How Would You Finish Padauk?
We like this simple-but-special recipe
You could safely thank my 5-year-old daughter for this one. When she saw a couple of boards of padauk she declared them pretty and demanded we build something special, and that she get to help.
If you’re a parent, you know there is no negotiating with 5-year-old girls. Comply with all requests or, well, prepare yourself for the ensuing fight.
So we did.
I built a little set of decorative boxes with lids, one for both of my daughters and one for my wife. Each one slightly different in size, but each one also made of padauk and white oak. Kind of clever, maybe? I thought so. One for the each of them, but each one unique in size and shape.
Believe it or not, I started with ordinary rectangular boxes – then took a little inspiration from the supple shape of the bass clef in part because we’re a little family of music lovers. I marked the silhouette on the sides of the boxes and nibbled away at it by tilting the table saw blade and adjusting the fence to take off just so much. I can tell you or I can show you, and showing is better. See the 1:14 in the video above to get a better idea.
Perhaps what’s more important is the secret sauce I landed on to finish the padauk to make that color last as long as possible. The trouble with the wood is that the amazing and natural orange color oxidizes at an alarmingly fast rate. Over the course of a dozen samples put to the test out in a week of exposure to direct sunlight, I determined that a few coats of dewaxed shellac (aka SealCoat by Zinsser) and a UV-protected water based top coat locks in the color the longest.
Unless you consider applying a coat of orange dye to the bare wood not too sacrilegious, then that’s a different ballgame. (It works very well, by the way.)
But if I only understand one thing about woodworkers and wood enthusiasts, it’s the widespread quest for clear finishes and no tricks of colors from cans. Not that I necessarily agree, but I’ll be glad to meet you down at the brewery for a cold pint and warm debate to settle the matter.
Let’s get on with it. Here’s how I finished this series of African padauk boxes to give the color its longest life. Admittedly, there might be another way – if you’ve got one, share it.
Here are the products I used in my potion and why:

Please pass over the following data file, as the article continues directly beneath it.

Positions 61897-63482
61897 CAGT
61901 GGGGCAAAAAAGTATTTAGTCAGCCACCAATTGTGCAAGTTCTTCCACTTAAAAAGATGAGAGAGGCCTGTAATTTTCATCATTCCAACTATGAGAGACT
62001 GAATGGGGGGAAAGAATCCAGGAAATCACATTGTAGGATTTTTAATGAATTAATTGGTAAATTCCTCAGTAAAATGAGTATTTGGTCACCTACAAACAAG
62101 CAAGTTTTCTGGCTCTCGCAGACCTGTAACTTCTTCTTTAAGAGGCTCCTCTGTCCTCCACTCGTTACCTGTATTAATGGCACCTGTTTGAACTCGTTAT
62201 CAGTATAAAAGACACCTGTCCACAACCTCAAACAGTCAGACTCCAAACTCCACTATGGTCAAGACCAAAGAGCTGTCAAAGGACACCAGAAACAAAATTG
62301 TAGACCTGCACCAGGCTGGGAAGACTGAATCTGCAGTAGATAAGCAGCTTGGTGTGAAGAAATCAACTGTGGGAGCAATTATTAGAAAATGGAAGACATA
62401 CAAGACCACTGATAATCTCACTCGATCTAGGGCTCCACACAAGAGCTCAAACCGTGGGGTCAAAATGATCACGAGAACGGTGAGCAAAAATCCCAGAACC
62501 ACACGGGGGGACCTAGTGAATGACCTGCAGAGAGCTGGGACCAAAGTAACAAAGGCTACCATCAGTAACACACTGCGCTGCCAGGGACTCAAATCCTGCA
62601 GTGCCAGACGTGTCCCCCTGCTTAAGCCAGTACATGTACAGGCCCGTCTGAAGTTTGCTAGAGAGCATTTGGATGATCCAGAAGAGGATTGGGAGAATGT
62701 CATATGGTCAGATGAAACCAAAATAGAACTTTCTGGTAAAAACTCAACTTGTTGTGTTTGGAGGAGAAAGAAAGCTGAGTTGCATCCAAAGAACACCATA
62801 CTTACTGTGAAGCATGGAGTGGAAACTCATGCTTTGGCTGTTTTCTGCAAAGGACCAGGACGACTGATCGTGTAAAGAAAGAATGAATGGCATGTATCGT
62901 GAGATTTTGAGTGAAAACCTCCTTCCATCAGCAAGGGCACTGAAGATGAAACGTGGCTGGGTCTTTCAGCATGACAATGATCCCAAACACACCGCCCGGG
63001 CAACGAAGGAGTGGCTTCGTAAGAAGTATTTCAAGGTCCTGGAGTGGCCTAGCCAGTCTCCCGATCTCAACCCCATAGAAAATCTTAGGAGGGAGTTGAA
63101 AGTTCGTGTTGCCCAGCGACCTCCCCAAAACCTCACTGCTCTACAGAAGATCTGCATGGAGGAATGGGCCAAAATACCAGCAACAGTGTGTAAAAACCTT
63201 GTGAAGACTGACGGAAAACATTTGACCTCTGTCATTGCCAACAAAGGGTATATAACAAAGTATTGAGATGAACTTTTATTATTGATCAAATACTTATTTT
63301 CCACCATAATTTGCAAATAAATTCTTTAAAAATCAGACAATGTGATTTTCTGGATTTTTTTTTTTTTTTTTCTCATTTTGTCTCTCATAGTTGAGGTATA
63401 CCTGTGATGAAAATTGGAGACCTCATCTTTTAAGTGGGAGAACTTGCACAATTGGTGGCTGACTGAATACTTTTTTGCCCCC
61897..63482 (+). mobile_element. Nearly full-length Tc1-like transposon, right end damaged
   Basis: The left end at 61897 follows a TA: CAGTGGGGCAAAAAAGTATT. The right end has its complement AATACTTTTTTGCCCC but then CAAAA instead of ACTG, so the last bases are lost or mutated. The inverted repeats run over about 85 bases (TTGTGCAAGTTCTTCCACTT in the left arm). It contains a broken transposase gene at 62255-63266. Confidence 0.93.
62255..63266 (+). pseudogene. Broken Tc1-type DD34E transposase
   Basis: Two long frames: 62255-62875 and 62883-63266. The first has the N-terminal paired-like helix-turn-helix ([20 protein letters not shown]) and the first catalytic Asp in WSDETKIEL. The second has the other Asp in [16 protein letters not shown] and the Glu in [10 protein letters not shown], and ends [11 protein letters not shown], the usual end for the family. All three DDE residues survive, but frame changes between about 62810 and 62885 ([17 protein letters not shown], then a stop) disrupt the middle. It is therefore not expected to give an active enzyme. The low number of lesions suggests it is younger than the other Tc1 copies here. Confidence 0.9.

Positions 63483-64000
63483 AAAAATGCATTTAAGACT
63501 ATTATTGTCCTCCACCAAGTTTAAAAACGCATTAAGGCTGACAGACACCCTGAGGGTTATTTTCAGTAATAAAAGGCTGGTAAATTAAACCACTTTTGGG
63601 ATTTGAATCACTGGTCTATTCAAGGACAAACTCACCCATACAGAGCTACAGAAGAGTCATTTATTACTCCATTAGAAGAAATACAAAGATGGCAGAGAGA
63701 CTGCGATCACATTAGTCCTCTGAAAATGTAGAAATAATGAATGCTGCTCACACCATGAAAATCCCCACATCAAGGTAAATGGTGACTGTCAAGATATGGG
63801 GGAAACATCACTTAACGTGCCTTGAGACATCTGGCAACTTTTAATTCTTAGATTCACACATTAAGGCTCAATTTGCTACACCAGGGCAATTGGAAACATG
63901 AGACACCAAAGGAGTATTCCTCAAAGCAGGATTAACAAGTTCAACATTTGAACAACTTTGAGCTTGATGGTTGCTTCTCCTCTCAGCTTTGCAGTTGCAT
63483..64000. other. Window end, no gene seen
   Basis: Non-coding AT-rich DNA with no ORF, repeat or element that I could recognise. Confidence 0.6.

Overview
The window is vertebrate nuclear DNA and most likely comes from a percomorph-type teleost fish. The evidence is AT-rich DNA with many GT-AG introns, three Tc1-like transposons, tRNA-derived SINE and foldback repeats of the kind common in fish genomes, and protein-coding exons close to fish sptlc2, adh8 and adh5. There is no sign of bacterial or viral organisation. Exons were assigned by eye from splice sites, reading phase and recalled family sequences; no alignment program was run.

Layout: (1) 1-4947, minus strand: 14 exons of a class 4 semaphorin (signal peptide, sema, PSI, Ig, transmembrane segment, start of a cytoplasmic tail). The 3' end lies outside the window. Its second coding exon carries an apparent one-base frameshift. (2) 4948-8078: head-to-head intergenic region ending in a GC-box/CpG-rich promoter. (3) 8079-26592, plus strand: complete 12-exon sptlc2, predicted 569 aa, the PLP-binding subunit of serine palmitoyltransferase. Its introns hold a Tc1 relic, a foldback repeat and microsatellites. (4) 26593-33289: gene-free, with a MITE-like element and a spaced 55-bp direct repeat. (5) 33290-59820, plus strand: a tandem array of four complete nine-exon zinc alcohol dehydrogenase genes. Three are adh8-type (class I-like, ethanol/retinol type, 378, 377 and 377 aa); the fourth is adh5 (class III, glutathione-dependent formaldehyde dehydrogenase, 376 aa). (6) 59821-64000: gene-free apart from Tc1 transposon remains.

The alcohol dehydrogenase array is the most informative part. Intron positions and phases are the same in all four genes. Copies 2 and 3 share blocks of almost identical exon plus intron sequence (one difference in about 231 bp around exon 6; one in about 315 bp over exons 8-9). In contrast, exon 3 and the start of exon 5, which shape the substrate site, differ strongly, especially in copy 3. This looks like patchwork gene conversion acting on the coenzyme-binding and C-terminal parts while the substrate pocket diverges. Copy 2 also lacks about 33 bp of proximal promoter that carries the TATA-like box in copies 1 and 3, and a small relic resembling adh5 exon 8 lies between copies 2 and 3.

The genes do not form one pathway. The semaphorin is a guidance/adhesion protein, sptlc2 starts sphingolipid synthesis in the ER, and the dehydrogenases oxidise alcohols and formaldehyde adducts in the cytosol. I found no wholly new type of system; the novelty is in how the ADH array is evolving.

Absolute garnish. This product does nothing to preserve the color. It just looks really cool on padauk. It locks in a solid black accent color into the rhythmic and intermittent open grain and just make the wood go BOOM because the grain comes out and swings for the fences. I’ve listed it first here only because it’s the first thing to get applied to the wood after sanding.
More generically, this is dewaxed shellac. In my tests, a few coats of dewaxed shellac does the best job of simply coating the wood while darkening the color the least. Other products like polyurethane or lacquer or oil either darken the wood or they provide absolutely no color-saving qualities. But dewaxed shellac by itself
Talk about a mouthful. But anyway, great product. Like most waterbased finishes, it’s absolutely crystal clear – but this particular critter from General Finishes contains some UV-blocking ingredients which means (or suggests) that a few coats of this will add a couple extra layers of protection from the light that would normally age padauk very quickly. I wouldn’t normally pick this as a top coat for a decorative box. It’s a little finicky to apply and over-kill in the hardness department. For other boxes I’d rather apply something I can wipe on and off with a rag. But given the quest to prolong the natural color of padauk, this finish plays an ace card.
Since I used a semi-gloss sheen top coat, it simply wouldn’t be done right without giving it a good buff to make twinkle like a starry evening. After scuffing the finish between each coat to level out the brush marks and dust nibs, a few minutes with a rag and some polishing compound brings the sheen from a dull matte to a lively semi-gloss shine. It takes a bit of work, but you’ll love the results.